For many years I have encouraged students to dig into their curiosities through Passion Projects, Teach Me Something I Don’t Know events, and Learn Something Amazing activities. Each time, I facilitate these learning opportunities, I inevitably become more knowledgable and am consistently impressed with the conscientiousness, inquisitiveness and pride students display. The process of discovery is unwrapped as they research, synthesize and present their learning. This term, the students shared their knowledge about such topics as: Tae Kwon Do, Korea, numerous breeds of dogs, how the ear works, the science of roller coasters, what makes a great cup of coffee (which included a tasting!), the evolution of the iPod, environmental protection and one child’s personal passion for corn. The diversity of choice was no different than in previous years, however there was a noticeable change in the quality of the presentations.
Over the year our students have been shown numerous TED Talks from TED and from TED-Ed. They love them. I even experimented by showing them at lunch as they ate; it kept them focussed, and they were engrossed. As these Talks have played we discuss the content but we also talk about the presentation style. What do TEDsters do when they talk? How do they capture the audience’s attention? These people are passionate about their subject matter – how do they parlay that passion into engaging presentations? The students had fantastic observations around using slides with less words and images that connect with what is being said. The students made note of the utility of props on stage and how presenters who didn’t read off of cue cards demonstrated that “they are really knowledgeable about their topic.”
After all of the Ted “Class” Talks, I proposed a challenge. As the students were learning and creating their Passion Project, they were to keep the presentation at the end in mind. They were encouraged to present in multiple forms from: poster boards, pictures, PowerPoint/Keynote, Prezi, whatever came to mind. The students did not disappoint. Only a couple students read from their projects, and a few from their cue cards. Most students “talked” about their topic, using cue cards as quick reminders. The majority used technology as a means of visualizing their talk; they did not read the slides to their audience. One student transferred the skills she learned making a Weebly website in our Government Unit of Inquiry to her own Weebly site about Impressionist Painters. A number of students who did not use technology came up with creative, interactive learning visuals. One particularly imaginative project was a board game around environmental education and protection; a game we will keep in our classroom for ongoing learning.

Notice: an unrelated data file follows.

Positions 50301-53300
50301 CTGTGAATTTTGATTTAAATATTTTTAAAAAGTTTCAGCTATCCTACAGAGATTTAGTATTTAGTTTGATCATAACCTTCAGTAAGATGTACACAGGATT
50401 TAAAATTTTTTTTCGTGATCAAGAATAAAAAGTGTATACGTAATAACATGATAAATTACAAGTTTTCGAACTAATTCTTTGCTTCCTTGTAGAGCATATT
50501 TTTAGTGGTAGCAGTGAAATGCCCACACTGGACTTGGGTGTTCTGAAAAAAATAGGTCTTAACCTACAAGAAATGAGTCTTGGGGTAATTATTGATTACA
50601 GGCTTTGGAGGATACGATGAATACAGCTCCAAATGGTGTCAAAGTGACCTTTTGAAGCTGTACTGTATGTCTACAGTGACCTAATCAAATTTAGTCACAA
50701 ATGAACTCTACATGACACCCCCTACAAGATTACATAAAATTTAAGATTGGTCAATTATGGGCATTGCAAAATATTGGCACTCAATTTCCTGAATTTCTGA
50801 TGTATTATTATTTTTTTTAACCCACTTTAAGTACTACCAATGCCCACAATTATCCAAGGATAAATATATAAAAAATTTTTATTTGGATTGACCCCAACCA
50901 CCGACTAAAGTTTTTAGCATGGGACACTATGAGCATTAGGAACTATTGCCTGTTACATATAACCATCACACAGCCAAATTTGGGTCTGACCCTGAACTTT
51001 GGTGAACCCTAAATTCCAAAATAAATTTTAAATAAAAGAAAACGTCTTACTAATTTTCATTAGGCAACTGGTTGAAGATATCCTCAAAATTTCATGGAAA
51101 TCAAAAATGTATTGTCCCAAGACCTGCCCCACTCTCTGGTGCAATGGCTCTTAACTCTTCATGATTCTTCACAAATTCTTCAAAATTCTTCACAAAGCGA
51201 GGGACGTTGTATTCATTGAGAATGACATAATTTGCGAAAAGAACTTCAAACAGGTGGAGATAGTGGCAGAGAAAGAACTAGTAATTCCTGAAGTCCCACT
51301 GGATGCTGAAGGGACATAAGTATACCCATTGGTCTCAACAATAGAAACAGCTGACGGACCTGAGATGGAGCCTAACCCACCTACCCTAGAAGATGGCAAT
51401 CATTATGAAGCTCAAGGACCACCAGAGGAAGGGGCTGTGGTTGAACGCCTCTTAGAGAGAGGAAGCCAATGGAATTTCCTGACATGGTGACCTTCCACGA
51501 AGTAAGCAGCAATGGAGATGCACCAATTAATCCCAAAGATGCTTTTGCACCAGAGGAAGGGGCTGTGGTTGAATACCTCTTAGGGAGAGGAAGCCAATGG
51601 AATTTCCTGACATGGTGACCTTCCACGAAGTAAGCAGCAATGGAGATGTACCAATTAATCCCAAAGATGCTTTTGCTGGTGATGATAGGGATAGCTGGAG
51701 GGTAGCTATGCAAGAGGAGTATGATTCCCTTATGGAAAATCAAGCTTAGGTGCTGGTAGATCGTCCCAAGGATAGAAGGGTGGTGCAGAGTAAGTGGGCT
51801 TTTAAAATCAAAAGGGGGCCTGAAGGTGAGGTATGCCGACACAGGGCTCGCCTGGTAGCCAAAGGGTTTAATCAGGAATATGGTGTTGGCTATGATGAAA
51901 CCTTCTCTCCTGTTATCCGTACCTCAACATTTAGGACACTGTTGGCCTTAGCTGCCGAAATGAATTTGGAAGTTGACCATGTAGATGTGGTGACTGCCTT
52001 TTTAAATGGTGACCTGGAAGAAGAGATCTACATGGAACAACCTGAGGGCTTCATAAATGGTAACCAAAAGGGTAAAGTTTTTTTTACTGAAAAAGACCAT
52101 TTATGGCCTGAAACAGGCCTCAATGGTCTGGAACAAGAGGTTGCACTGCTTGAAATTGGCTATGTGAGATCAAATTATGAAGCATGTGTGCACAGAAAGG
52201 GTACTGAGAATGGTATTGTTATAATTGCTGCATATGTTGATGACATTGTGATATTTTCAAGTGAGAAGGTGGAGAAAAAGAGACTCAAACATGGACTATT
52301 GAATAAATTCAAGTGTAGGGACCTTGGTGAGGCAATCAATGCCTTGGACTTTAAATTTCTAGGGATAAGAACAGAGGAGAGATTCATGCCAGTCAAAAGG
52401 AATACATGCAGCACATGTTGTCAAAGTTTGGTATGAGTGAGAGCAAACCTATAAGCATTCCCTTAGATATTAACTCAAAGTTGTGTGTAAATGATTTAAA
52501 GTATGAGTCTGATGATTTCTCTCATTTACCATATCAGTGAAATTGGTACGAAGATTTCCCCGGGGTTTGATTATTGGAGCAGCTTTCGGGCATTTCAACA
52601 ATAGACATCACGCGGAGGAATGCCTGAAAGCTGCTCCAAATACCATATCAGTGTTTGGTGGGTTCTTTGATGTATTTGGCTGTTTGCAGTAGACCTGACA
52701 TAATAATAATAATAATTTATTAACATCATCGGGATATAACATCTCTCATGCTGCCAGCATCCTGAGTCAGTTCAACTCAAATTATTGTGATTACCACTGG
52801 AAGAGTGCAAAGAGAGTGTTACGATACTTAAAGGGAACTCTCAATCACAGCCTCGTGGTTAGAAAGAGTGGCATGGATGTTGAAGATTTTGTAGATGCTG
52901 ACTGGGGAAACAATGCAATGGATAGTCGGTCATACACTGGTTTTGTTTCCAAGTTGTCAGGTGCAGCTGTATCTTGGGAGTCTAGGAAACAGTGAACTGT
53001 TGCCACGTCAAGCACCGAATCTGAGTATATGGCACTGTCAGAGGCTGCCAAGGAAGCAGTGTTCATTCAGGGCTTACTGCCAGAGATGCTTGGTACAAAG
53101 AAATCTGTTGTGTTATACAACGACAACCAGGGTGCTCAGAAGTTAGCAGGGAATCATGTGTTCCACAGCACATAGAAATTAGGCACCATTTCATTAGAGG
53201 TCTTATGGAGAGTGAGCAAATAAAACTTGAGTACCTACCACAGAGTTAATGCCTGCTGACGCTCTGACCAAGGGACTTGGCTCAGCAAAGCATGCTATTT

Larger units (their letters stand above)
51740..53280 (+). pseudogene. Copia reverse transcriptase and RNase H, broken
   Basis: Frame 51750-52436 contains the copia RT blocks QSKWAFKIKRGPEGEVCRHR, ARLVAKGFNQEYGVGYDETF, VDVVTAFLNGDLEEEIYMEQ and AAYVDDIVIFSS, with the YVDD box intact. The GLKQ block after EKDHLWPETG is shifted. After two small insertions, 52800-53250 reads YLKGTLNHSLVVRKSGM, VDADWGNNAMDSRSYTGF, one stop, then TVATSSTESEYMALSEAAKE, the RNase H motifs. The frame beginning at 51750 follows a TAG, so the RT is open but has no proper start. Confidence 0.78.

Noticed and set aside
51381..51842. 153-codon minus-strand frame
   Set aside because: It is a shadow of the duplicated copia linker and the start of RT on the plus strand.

In terms of assessing their work, we choose self-assessment, peer assessment and teacher assessment and it never fails, the majority of students are too hard on themselves and their peers are generally on the same wavelength as myself. This group of students was particularly impressive as they were also expected to provide compliments and critical feedback to the presenters and they did so in a very respectful and mature manner.
As a teacher, I was proud of the hard-work and success the students demonstrated through their Passion Projects. Not only did they learn about their interests and answer their questions, they nurtured their researching, note-taking, and synthesizing skills. They discovered more aspects of word processing software, PowerPoint/Keynote programs and web-based applications. Finally, they grew in the ability to tell the story of their curiosity in a manner that reflected their confidence, knowledge and passion for learning. As a fully engaged and informed audience, we are all richer for the experience.
A couple of TED Talks we have watched in class
A copy of the Passion Project assignment plus a couple of others mentioned above. They change over the course of the learning but projects like these are always living documents. Feel free to use as you like.